This painting is based on a photo I took at my local farmer’s market. In the heat of the summer, it is vital to get there early. They luckily are up and running as early as 6am. I wanted to recapture the feeling of that early hour, when the sun helps to bring even more beauty to the already color-filled market.
Hidden Darlingwatercolor on Canson paper 24 x 32 cm
A painting of what is in front of me, from direct observation.
I am finding it more difficult to keep up with this blog. I feel I need to simplify, this will be my last post.
I wish to thank everyone who has taken the time to visit me here over the years. It has been a wonderful experience.
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View of Rome from the Pincian Hillwatercolor on paper
23 x 30.5
My friend, Michelle Endersby, asked if I would enjoy doing a sketch of a rose in Rome for her monthly newsletter. Michelle's work has the most beautiful art inspired by roses and nature (click here to view her work). She shares her knowledge about roses, rose gardens, most importantly her current artworks. She has an amazing collection of roses from her personal garden, homeland of Australia and travels. (you can view them on her Instagram page)
Rome has many beautiful gardens. My thoughts went back to a rose I remembered seeing in the Pincian Gardens. I always hoped to have the opportunity to go back to paint this image. I was lucky enough when I made it back up there to find roses to sketch, it happened to be just as the sun was setting. The light became golden, sharpening the colors of the already beautiful subject for me.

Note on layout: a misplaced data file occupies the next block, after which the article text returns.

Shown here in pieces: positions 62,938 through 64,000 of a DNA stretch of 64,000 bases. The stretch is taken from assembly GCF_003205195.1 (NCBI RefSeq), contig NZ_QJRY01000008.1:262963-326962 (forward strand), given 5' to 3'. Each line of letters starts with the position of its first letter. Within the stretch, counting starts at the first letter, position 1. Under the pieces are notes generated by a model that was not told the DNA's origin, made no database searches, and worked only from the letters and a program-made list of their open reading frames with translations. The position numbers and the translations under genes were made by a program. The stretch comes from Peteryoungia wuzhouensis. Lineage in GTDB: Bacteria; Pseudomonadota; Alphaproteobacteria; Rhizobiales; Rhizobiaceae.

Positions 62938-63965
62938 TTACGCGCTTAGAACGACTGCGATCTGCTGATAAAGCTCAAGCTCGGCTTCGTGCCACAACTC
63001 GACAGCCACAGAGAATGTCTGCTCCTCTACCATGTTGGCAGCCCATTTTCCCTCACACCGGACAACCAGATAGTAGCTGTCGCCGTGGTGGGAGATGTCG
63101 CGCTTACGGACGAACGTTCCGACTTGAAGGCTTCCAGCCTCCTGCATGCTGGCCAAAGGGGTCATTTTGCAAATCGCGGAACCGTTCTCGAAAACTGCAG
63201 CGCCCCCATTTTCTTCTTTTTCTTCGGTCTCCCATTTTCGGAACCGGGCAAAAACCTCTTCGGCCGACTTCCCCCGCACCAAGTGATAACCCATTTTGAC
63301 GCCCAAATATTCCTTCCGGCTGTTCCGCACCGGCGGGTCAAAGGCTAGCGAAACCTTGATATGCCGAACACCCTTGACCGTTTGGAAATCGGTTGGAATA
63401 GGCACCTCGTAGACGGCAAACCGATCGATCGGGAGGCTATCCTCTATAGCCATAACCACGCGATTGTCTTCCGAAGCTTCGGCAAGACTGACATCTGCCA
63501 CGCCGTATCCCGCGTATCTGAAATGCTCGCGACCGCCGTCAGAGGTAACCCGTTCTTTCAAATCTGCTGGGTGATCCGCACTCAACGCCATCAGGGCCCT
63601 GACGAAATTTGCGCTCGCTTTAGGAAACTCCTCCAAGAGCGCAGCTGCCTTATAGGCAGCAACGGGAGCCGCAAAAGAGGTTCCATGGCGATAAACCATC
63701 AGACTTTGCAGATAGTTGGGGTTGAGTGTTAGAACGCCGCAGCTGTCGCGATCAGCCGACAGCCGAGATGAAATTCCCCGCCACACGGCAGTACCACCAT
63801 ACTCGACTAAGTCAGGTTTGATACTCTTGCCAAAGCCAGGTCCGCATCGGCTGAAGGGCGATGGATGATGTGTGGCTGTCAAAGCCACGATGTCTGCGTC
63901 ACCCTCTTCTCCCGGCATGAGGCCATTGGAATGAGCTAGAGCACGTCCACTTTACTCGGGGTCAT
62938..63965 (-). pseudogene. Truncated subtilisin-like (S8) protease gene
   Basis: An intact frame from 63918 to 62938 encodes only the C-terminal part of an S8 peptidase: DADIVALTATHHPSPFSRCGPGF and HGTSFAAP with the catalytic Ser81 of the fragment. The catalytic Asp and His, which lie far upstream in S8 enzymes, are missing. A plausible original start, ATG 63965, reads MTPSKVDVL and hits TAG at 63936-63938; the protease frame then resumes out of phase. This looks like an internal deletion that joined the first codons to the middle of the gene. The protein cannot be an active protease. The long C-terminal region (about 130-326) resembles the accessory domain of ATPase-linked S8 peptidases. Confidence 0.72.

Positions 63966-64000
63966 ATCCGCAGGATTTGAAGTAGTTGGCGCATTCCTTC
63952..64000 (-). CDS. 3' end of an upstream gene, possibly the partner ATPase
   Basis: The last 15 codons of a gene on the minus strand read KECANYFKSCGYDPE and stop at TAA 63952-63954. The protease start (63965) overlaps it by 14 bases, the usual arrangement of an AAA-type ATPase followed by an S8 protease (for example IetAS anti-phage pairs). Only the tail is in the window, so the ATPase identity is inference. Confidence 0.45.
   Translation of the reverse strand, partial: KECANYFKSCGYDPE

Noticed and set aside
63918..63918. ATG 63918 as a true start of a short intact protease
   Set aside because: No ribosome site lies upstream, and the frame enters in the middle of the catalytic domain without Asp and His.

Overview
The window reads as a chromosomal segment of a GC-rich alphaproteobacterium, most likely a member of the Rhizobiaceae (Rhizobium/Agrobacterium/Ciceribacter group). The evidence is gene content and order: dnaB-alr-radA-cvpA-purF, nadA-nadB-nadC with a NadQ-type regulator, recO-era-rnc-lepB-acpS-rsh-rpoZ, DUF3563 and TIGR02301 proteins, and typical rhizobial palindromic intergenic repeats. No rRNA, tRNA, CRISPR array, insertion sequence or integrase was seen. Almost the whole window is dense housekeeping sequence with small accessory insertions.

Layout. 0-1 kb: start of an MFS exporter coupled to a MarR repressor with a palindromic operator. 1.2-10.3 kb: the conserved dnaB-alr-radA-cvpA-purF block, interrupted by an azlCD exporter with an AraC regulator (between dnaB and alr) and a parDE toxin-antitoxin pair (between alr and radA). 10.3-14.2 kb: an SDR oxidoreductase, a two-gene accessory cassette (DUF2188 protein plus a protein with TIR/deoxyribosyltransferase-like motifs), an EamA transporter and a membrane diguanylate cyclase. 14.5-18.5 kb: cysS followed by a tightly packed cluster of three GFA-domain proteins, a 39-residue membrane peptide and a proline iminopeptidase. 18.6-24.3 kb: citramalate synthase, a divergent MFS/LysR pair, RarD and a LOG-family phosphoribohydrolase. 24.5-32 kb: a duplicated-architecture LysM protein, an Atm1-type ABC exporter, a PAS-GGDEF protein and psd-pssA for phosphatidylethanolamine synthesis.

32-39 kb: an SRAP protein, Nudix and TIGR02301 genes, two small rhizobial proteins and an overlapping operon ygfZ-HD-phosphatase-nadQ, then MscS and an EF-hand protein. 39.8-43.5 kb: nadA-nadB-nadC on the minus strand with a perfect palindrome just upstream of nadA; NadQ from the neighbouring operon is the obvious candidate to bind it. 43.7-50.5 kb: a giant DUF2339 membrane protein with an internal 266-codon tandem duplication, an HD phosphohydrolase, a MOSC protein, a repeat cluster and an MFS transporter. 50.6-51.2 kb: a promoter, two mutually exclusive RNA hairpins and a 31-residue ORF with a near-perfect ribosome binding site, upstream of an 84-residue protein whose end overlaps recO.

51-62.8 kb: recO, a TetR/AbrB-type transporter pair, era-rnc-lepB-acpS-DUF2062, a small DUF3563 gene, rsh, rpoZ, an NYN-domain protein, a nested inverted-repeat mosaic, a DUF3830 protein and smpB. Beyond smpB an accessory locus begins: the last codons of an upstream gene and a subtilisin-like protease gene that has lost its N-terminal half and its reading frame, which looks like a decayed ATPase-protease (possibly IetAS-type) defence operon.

my sketch done on site ------------------------------------------------------------------…
I recently acquired a copy of Jan Kunz's watercolor art book "Painting Watercolor Florals that Glow". I've been pouring over the abundant, valuable information she offers: she is an excellent teacher. I have followed up with an attempt at one of her demonstration paintings which can be found at the end of the book. This excercise contemplates "discovering shapes within the composition." It means trying to pull out shapes in a background, in this case leaves and stems within a charged wash in the watercolor. She provides step by step instructions on how she approached this particular task.
It was a huge challenge to attempt to emulate her work - mainly because I wished my painting to look somewhat like hers, I felt discouraged when it did not. At her suggestion, my palette was made up of new gamboge (since I could not find it, I replaced it with Winsor yellow deep), burnt sienna, ultramarine blue and Winsor blue (replaced by cerulean for the same reason…